Is Stacking Exposure Affecting Your Customs Bond?

Written by Marek Zbyszewski
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Is Stacking Exposure Affecting Your Customs Bond

Most people, even many industry professionals, are not very familiar with this term. Learn more about stacking exposure to ensure that you avoid delays in your supply chain, as well as unforeseen and costly changes to your customs bond.


Stacking exposure, or stacking liability, occurs when a surety company has open exposure over multiple bond periods for a particular importer.

In addition to the current bond that is on file with Customs, there can be prior bonds or bond periods that have unliquidated entries keeping that liability open.

A bond period remains open as long as there are unliquidated entries from that bond. The liability adds up, or stacks, and creates significantly more risk to the surety company issuing the bonds.


Sureties are liable for the full bond limit until all entries for that bond period have been liquidated for 90 days (subject to no open claims).

This means that for a minimum $50,000 bond that was terminated five years ago, but still has one unliquidated entry on it, the surety could still be on the hook for the full $50,000!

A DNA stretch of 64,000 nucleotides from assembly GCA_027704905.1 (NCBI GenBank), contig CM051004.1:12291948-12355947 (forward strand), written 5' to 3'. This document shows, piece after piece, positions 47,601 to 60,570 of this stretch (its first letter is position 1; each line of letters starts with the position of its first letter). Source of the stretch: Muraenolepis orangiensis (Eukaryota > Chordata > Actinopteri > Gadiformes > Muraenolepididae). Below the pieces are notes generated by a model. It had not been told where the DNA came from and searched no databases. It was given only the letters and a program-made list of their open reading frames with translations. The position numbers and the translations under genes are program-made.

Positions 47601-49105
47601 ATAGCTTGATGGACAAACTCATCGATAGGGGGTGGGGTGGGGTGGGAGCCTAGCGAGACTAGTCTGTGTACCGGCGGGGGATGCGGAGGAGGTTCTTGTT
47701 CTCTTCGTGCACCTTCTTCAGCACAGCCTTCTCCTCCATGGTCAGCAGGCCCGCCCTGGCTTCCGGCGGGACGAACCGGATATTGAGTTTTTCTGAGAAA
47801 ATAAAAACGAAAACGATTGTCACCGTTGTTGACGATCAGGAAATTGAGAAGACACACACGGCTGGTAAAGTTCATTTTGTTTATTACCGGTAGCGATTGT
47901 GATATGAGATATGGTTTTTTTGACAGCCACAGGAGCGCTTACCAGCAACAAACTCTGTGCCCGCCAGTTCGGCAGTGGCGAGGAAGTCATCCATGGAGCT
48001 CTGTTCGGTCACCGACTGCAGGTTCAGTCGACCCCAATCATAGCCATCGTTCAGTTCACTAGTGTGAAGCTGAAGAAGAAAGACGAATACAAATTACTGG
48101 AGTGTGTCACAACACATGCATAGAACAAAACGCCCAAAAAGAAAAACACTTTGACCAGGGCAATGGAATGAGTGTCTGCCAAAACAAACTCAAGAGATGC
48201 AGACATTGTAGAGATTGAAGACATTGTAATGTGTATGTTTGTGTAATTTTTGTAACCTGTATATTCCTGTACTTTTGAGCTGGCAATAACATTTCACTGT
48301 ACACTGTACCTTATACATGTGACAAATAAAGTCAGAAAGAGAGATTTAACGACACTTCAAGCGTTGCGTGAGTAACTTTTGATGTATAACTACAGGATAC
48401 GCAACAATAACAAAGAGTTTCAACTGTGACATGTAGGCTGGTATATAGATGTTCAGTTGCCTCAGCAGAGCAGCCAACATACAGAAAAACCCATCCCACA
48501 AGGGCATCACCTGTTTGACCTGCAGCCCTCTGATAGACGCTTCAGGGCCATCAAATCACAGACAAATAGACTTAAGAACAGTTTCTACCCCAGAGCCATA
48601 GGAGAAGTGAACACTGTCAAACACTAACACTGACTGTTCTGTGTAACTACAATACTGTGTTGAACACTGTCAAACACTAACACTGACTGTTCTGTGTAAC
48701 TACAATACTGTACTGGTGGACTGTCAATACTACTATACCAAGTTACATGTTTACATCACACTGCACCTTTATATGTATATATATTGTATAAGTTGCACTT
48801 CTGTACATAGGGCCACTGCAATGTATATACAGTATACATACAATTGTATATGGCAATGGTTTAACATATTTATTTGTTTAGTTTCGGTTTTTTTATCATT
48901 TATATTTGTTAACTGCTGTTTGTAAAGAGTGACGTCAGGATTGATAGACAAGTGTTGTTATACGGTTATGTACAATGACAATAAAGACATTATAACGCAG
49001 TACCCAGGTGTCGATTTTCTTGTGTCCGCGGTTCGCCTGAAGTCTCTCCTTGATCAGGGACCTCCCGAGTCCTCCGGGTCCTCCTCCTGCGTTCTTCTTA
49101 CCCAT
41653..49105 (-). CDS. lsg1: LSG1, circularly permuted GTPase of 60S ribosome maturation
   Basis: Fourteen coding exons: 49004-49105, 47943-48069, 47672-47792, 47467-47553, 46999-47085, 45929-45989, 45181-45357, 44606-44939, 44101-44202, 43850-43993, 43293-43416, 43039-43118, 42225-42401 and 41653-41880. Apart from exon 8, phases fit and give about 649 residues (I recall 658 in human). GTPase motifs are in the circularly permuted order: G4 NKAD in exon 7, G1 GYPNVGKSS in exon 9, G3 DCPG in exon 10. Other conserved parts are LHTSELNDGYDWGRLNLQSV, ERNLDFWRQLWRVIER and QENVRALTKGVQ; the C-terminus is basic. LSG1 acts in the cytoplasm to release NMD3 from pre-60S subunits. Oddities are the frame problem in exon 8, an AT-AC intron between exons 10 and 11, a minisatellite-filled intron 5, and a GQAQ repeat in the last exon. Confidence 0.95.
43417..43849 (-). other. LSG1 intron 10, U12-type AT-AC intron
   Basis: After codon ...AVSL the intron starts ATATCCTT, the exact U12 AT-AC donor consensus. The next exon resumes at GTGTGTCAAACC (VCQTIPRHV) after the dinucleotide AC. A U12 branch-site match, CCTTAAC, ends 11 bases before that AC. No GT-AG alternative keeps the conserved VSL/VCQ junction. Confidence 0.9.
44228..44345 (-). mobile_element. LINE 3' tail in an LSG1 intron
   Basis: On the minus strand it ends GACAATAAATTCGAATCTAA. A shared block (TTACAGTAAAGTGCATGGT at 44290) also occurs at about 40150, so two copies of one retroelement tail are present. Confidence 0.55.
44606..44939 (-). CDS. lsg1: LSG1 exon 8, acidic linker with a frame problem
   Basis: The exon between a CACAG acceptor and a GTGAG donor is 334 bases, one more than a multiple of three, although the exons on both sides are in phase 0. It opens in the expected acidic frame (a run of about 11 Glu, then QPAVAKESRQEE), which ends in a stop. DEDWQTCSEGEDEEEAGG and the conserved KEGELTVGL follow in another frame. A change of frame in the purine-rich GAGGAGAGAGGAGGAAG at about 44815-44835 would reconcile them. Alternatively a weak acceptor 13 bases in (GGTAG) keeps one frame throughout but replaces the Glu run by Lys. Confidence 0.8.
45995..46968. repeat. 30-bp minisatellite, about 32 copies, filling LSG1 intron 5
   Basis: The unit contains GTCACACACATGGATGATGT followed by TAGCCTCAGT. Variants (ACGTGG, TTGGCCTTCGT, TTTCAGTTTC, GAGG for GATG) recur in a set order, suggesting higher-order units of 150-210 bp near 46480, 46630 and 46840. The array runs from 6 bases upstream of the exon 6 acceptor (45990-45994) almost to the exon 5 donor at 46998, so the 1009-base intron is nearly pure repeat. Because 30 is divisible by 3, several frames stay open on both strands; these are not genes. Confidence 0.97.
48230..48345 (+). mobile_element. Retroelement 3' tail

It is important to consider liquidation patterns when making changes to a bond. Most entries liquidate within a year. By keeping a consistent 12 month bond period cycle, an importer will minimize the stacking of their bond periods.


It is critical to forecast duty volumes as accurately as possible for the year to ensure you get a bond large enough to last the entire year. 

Working with a reputable broker to determine the proper bond amount at each renewal will help alleviate unforeseen and untimely changes to your bond after the renewal.

To learn more about stacking exposure and how to protect yourself, download our free white paper below.

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Blog was originally posted on August 30, 2018 10 AM

Topics: Customs

Marek Zbyszewski

Written by Marek Zbyszewski

Marek has been with Expeditors since 2007 and currently manages the brokered cargo policy accounts at ECIB, Expeditors’ wholly-owned supply chain risk and insurance subsidiary. His previous roles include corporate sales operations and development for Expeditors’ Corporate Risk Management group, managing the Customs surety bond program for the US and Canada, and various operational and leadership roles in the Customs brokerage department at Expeditors’ Seattle branch office.

2 minute read